On Repeat review by AAU Composition lecturer Rob Warren 26 April 2011
2001 was a year to forget. It was the year that delivered such joys as the foot-and-mouth crisis, George W. Bush, an international War on Terror and the less known, Nepalese Royal Massacre.
Are you depressed yet? Fortunately the English alternative rock band Radiohead decided to release their album Amnesiac, although some may have seen it as nothing more than a depressing cherry on a depressing cake.
Amnesiac was released between two albums, the inspirational Kid A, and the less than inspirational Hail to the Thief. It was recorded in the same studio sessions as Kid A, and was in many ways overshadowed by the former’s immediate success.
Amnesiac is one of Radiohead’s most underrated albums, taking a back seat to others such as The Bends or OK Computer, which propelled the band toward international success. But do not let this deter you; Amnesiac is a “grower” and its variety and depth will keep you coming back for more.
Amnesiac contains a variety of sounds, from classical guitar and violin, to synthesised ambient and electronic, with a touch of jazz thrown in. It is a departure from the styles heard on their earlier albums, as guitarist Ed O’Brian commented; ‘suddenly we were presented with the opportunity and the freedom to approach the music the way Massive Attack does: as a collective, working on sounds, rather than with each person in the band playing a prescribed role. [...] Once you get over your insecurities, then it’s great’.
‘I jumped in the river and what did I see? Black-eyed angels swam with me’. The opening line of Pyramid Song, the first single from the album. The listener is greeted by a monotonous piano melody that holds the rhythm throughout the track. As Thom York’s grainy lead vocals begin, with his signature wailing, hushed chatter and softly quivering violins fill the background.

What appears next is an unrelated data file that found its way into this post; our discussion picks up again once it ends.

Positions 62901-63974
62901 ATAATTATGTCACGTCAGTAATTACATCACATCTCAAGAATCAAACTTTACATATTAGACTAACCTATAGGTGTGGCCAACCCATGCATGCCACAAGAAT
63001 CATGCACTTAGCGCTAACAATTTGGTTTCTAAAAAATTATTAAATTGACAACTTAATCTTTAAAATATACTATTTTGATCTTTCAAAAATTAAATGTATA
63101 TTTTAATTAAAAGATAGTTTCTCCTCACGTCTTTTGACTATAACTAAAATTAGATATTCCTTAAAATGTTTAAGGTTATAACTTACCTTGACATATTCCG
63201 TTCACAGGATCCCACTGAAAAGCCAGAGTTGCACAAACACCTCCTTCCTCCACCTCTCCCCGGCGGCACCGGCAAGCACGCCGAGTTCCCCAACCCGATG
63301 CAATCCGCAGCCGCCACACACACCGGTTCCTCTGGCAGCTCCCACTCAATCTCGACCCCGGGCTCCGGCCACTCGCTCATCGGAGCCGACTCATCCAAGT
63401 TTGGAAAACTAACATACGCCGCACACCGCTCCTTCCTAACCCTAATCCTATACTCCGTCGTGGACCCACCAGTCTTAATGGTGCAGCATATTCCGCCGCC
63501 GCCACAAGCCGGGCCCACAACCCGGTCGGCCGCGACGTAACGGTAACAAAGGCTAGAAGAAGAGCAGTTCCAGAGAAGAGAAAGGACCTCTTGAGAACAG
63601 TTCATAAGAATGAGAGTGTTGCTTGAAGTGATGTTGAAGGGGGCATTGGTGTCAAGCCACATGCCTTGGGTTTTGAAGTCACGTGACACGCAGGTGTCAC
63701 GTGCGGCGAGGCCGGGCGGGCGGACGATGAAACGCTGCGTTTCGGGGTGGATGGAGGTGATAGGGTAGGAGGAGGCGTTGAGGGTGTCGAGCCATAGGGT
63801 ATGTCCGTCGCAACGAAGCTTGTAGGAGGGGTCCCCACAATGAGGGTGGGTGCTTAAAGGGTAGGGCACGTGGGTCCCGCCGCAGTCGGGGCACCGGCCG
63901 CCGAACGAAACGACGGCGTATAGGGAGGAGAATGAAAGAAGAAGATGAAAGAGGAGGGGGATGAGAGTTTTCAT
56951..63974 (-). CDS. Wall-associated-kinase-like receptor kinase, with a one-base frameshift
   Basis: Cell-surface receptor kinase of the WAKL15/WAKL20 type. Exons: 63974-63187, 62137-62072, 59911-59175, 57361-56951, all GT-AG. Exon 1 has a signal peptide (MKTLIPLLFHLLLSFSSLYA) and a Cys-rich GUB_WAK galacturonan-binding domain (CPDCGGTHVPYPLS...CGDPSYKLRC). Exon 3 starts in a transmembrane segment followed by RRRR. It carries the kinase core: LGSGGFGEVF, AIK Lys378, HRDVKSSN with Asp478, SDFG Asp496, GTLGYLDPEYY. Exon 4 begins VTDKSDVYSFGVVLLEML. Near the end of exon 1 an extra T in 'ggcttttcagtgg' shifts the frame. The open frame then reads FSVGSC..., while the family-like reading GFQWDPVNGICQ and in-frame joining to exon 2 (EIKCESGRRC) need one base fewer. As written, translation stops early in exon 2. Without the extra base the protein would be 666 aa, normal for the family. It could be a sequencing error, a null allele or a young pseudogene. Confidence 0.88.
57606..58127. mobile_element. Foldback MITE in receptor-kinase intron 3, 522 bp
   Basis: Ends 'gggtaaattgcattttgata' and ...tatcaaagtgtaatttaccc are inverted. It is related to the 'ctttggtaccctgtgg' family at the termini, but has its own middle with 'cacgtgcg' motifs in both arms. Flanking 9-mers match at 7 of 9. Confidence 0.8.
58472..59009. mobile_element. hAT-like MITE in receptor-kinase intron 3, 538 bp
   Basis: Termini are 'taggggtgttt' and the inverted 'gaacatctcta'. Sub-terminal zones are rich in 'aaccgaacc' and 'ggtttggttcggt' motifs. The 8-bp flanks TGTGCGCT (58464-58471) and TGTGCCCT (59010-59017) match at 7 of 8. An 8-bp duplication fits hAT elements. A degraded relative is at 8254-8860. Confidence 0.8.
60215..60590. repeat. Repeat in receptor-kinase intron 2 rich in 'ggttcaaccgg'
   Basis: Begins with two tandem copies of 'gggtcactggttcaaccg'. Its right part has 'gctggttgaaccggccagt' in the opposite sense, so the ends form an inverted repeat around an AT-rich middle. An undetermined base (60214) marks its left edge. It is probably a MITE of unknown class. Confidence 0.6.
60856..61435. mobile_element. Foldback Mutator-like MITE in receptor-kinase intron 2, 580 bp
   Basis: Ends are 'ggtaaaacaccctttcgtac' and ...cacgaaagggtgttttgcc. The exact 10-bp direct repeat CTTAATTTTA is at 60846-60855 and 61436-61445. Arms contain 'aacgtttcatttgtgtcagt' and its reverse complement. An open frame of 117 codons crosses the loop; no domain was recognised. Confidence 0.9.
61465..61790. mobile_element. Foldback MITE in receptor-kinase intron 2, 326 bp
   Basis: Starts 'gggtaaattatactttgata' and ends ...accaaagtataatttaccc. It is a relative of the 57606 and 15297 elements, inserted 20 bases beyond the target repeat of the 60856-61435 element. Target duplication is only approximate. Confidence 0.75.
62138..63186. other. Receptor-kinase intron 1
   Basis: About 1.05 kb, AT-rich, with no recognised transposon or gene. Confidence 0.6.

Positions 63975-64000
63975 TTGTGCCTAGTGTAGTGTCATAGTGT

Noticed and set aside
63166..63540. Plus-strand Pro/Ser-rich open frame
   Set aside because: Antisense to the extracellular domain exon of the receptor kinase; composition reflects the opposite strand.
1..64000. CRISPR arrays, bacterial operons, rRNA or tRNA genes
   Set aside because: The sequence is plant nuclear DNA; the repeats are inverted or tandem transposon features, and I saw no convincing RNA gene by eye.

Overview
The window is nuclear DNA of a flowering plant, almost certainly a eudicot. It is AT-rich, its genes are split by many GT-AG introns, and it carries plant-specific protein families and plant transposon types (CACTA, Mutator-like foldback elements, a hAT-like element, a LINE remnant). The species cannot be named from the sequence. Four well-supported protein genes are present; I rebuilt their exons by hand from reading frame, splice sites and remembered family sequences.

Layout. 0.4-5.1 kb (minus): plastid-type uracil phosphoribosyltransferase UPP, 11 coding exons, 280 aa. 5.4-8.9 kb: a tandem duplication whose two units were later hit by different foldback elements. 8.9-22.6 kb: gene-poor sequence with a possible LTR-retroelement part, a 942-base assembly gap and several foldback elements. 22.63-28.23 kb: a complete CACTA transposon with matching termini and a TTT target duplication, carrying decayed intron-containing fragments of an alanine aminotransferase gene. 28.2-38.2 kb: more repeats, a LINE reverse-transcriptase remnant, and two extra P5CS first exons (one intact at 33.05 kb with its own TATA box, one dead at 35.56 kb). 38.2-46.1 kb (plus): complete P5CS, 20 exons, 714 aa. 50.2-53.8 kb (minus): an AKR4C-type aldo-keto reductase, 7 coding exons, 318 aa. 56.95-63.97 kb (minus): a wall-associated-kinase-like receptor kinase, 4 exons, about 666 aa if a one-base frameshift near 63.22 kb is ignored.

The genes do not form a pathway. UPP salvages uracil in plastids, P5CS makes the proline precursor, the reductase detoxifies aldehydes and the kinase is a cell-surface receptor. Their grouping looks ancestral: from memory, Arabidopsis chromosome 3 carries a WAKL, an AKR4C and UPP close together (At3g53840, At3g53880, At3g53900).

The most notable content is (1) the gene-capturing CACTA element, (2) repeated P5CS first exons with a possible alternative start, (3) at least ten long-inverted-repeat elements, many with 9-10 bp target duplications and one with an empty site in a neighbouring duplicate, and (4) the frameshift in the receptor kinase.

As the drum kick arrives orchestral chords grow, carrying the listener. The track has a searching quality; the path is not fixed, there is an uncertainty about where you are going. But beneath the uncertainty is an assuredness that everything is going to be OK, strengthened and maintained by York’s distinctive, and at times childlike, vocals. It is an emotive track that is very simple but brilliantly simple. It is an escape for the listener from the daily grind, but it may of course not be to everyone’s taste.
Other noticeable tracks include, You And Whose Army?, I Might Be Wrong, and Knives Out. Alternative versions of Like Spinning Plates and Morning Bell, can also be found on the album.
York describes Amnesiac as being coupled with its studio partner Kid A. In the latter ‘something traumatic is happening’, the album cover depicts forest fires on a distant horizon. Whereas in Amnesiac we are actually in the forest, amongst the burning trees, ‘trying to piece together what has happened’.
York elaborates by likening the synergy between the two albums to the ancient philosophies of Gnostics. “[They] believe when we are born we are forced to forget where we have come from in order to deal with the trauma of arriving in this life. I thought this was really fascinating. It’s like the river of forgetfulness. [Amnesiac] may have been recorded at the same time [as Kid A] but it comes from a different place. It sounds like finding an old chest in someone’s attic with all these notes and maps and drawings and descriptions of going to a place you cannot remember’.
Since Amnesiac Radiohead has continued to tweak their style and experiment with new sounds, most recently in the album The King Of Limbs and 2007′s well-received In Rainbows. But Amnesiac along with Kid A are a testament to the band’s originality. If the same albums were released today, they would undoubtedly be received with the same number of repeated plays.
Radiohead have often managed to stay ahead of their time, especially when it comes to studio trickery and bridging the gap between organic and synthetic sound. Amnesiac is only a small sample of this, but an important stepping stone in the band’s evolution.
Rob Warren can be reached at firstname.lastname@example.org
Featured image by R. Adriel Vasquez